Mr Sewell recommends more outdoor adventure. But anyway, if you want to see the consequences of a properly masculinized culture at work, head over to the Donetsk People's Republic, where young men have the opportunity to be competitive in masculine company under masculine leadership, pursue outdoor adventures, and demonstrate their physical strength and mastery of various forms of technology, including those pertaining to shooting down airliners. I mean, it's Sporadically Lethal Top Gear over there. Yet despite the grip of firm masculine virtues on local society, they still seem to like forming gangs.
It transpires that the theorist of the Proptestant work ethic was a right laugh when he was pissed:
It transpires that as a young professor Weber ‘suffered from obsessional thoughts and, especially after nights of drinking, sometimes imagined for the whole day that he was Jumbo the elephant and lived in a zoo’. This was fairly often because ‘alcohol-tinged male company, even without deeper friendships, seems to have been what excited him par excellence’. According to those who knew him best, there was ‘a quite elemental kind of sociability in Weber: he was a buddy with all his soul, a buddy for the moment thought capable of creating happiness; a drinking pal, a song mate, an accomplice in furious story-telling and boasting’.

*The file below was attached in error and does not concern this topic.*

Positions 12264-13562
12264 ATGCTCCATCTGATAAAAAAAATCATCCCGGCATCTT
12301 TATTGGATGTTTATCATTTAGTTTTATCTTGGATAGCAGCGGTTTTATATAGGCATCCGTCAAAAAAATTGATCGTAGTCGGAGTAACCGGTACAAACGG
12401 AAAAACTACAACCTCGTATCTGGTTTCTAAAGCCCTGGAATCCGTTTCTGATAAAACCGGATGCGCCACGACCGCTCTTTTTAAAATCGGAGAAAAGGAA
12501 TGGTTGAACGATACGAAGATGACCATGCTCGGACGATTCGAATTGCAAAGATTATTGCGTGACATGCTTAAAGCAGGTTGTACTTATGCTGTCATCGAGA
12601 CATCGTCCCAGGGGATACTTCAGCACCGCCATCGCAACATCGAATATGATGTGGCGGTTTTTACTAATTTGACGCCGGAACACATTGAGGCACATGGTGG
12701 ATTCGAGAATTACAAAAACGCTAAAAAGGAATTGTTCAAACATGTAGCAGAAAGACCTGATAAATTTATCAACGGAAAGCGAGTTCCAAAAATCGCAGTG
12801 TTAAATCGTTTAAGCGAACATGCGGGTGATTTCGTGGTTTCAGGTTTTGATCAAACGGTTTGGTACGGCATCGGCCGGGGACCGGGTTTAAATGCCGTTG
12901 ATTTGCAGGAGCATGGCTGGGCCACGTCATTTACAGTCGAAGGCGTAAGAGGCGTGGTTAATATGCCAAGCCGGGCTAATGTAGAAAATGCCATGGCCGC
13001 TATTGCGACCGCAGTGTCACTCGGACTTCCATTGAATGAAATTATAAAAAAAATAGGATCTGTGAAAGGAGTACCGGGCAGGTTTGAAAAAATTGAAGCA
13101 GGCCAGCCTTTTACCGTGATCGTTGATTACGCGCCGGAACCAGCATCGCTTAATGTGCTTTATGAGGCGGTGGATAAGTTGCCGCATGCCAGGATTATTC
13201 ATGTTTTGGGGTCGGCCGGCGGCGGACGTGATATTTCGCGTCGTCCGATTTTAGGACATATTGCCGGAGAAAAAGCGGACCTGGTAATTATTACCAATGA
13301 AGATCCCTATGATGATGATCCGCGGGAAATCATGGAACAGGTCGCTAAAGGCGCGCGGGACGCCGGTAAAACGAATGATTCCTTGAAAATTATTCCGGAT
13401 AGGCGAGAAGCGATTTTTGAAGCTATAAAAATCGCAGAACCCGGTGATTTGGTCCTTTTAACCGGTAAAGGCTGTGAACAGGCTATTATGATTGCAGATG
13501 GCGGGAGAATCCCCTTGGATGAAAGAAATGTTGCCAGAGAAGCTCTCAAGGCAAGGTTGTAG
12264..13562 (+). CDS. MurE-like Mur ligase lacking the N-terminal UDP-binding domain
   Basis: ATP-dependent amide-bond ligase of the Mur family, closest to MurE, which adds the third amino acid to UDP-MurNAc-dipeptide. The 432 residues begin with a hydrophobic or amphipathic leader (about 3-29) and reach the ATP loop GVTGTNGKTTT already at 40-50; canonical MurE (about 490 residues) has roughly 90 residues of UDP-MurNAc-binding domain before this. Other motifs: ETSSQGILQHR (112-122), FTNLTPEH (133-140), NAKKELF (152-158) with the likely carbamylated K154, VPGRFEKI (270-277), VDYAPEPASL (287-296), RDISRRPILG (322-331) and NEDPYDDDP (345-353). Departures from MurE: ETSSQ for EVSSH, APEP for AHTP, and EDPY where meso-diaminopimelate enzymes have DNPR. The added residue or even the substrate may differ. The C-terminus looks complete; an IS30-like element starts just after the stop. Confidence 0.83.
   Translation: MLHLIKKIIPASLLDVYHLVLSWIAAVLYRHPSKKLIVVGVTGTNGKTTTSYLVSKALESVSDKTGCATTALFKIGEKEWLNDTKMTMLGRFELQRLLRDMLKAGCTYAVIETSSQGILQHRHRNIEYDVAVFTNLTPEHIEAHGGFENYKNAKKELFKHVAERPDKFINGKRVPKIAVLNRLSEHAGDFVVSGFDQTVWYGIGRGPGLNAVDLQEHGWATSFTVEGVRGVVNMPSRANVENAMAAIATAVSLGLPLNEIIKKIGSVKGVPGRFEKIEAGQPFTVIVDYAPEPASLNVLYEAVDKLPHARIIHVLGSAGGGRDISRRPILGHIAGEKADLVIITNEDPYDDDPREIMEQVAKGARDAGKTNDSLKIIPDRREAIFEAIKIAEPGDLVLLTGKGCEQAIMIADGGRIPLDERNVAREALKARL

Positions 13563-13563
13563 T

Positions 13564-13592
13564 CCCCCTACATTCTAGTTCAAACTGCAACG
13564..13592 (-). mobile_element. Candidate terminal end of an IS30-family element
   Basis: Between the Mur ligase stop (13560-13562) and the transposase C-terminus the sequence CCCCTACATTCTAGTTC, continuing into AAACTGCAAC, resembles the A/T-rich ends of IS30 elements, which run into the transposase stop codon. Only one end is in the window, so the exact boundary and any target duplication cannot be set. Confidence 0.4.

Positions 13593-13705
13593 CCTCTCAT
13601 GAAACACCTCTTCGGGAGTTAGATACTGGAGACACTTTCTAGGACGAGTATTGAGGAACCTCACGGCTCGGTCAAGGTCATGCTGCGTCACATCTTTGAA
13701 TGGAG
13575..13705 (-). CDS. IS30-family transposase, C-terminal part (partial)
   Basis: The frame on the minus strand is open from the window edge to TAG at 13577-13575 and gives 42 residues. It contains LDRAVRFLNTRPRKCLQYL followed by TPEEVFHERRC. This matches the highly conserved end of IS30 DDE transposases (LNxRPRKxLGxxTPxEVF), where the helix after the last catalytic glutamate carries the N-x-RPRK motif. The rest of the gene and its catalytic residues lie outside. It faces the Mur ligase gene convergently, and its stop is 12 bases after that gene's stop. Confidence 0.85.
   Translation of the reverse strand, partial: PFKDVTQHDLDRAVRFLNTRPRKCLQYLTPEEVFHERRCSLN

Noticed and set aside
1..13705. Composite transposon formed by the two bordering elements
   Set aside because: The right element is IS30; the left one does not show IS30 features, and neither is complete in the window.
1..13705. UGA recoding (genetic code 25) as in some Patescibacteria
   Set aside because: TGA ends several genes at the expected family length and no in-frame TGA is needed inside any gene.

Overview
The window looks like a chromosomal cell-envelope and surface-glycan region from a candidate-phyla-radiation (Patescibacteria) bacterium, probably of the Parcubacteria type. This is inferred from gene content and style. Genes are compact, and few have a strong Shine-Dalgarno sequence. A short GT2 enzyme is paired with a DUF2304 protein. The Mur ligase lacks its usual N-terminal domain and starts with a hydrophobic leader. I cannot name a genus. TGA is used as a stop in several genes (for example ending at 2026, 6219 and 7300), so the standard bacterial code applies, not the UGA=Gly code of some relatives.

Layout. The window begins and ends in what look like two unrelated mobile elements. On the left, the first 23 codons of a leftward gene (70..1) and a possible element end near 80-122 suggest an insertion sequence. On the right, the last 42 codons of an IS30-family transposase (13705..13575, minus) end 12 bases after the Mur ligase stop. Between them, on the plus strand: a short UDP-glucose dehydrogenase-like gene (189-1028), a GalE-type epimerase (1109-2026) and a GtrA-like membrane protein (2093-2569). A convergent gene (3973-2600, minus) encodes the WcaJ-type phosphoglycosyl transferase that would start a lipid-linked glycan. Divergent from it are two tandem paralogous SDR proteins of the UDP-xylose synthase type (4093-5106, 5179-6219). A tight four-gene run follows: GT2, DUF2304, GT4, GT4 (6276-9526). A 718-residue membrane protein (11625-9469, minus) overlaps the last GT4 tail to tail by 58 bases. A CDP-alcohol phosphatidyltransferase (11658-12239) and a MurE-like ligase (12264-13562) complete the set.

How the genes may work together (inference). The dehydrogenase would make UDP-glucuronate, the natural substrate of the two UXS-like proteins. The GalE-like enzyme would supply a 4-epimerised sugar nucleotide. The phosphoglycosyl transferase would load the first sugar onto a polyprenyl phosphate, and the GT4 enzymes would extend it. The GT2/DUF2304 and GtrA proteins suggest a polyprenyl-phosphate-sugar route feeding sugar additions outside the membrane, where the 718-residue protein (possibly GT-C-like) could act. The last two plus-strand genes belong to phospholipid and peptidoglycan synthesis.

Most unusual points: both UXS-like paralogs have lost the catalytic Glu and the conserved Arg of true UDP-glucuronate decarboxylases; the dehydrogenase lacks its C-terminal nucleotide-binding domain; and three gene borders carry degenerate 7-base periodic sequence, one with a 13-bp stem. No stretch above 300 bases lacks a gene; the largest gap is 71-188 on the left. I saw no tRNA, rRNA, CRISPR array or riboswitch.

I suppose you could argue that there's a Protestant Drink Ethic going on here. At any rate, he really seems to have worked at getting drunk and then playing the big-I-am with all the 'furious story telling and boasting'. And none of it seems to have had much to do with pleasure.
So how does Chinese e-commerce communicate with the Chinese peasantry? Basically, it does the old time rural Communist Party thing, ie it gets a pot of paint and heads to the nearest village wall. In some cases, what it does is adapt the old CPC technique of designating 'model villages'
As of 2013, there are officially 20 “Taobao villages” in China. To be on the list, at least 10% of the village’s households need to be operating online stores, and the total annual village e-commerce revenue must exceed $1.6 million.
China's controlled media culture hasn't stopped it developing a phenomena familiar in Western media, namely the celebrity anchor:
At just 31 years old, Rui Chenggang has emerged as the media face of Chinese capitalism: young, smart and, to the dismay of some, deeply nationalistic.
His nightly financial news program attracts 13 million viewers on China Central Television, the nation’s biggest state-run network, where Mr. Rui puts tough questions to Wall Street chiefs and Chinese economists while also delivering a dose of optimism about China’s outlook.
That was from 2009. Here's Rui profiled by the BBC in 2012:
At 35, he's already a veteran of the annual Global Economic Forum in Davos.
He's been going every year since he was 22. His book is filled with photos of him with people such as Warren Buffett and Bill Gates. His private conversations contain references to them, too: "Rupert (Murdoch) told me... Henry (Kissinger) said..."
If he comes across in all of this as being a bit of a dick, that's also his reputation in China. But anyway, Rupert and Henry can't help him now:
Quoting an unnamed insider, Caixin.com said on its website that prosecutors took Rui away directly from the workplace without notifying the news program. Caixin said Rui had been scheduled to appear on the nightly newscast Friday, and his absence was conspicuous, as a second microphone remained on the set. The show is usually anchored by two people.